“In High Costs of City’s Litigation, a Litany of Missed Opportunities”

In the New York Times a few days ago I spotted this analysis, from Jim Dwyer.

Writing with restraint, rationality and real numbers, Jim describes how much lawsuits against New York City are costing us taxpayers, and why—especially the civil rights cases that are still emerging from the NYPD’s foolish and fairly useless stop-and-search policy—these cases might have been and should have been settled early.

The costs, which Jim details almost as if he is assembling a final closing statement, are absurdly high. And, as he points out, the money the City could save by not fighting all these cases could be spent on schools, perhaps, and other public benefits.

Instead, the City fights almost like a pre-teen bully-boy punching away at his imagined foe just because he has the energy, the time and the bigger fists. These are silly fights.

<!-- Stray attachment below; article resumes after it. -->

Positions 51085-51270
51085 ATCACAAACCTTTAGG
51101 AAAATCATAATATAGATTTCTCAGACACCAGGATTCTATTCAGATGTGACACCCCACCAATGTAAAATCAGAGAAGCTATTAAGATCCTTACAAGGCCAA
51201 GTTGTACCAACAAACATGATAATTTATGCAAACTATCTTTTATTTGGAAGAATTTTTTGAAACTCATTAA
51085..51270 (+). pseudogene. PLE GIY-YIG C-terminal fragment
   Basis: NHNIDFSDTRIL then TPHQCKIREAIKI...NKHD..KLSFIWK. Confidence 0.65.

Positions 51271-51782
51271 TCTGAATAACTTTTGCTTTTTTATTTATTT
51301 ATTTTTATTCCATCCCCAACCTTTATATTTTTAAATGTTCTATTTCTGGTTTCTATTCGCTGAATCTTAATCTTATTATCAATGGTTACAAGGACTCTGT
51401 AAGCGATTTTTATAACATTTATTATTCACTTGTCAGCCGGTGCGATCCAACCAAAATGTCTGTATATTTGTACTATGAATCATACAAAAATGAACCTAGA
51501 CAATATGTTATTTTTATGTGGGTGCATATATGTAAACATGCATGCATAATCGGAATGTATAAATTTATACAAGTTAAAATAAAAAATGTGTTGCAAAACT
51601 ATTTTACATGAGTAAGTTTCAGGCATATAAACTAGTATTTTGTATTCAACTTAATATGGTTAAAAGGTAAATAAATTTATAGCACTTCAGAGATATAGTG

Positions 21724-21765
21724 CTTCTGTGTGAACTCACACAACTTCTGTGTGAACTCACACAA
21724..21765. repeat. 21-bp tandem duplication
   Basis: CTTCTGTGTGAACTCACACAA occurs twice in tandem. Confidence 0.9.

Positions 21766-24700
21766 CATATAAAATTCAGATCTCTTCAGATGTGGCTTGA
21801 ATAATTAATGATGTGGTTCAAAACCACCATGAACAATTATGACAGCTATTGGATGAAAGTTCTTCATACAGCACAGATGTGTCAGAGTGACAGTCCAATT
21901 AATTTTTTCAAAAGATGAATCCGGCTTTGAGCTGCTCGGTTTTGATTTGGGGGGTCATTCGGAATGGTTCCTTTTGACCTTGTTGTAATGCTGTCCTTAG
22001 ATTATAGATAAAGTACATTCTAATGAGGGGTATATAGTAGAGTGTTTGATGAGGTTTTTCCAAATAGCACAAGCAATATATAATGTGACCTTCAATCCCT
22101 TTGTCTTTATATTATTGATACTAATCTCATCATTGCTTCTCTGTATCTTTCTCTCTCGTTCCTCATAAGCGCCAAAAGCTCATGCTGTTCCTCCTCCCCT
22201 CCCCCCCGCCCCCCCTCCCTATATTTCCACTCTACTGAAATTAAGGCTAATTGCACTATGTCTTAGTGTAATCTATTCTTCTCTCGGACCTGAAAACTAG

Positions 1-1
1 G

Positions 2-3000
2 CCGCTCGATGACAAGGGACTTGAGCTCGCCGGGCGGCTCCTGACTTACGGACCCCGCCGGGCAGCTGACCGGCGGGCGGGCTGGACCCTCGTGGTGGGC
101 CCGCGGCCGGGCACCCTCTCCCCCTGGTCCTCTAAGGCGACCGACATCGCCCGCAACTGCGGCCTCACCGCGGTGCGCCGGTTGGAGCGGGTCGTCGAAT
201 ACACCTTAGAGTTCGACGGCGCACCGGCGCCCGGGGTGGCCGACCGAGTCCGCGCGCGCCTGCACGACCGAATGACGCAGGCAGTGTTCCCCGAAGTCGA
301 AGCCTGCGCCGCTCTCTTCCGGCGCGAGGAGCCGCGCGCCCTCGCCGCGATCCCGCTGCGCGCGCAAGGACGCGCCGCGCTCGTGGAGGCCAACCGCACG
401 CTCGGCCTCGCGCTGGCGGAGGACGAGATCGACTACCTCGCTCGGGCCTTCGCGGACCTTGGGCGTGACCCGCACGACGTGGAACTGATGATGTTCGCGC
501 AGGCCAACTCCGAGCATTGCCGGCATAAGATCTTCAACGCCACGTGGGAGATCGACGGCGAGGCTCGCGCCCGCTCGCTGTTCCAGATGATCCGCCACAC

And in the case of people who have good reason to sue, by extenuating these cases for unreasonable years the City is heaping punishment and humiliation on people the City has already treated wrongly.

Jim is right. The City should be engaging in early-on determinations of whether cases should be fought, or should be settled quickly. I assume our next mayor will take a look at his or her Corporation Counsel (the City Department of Law) and figure this out.


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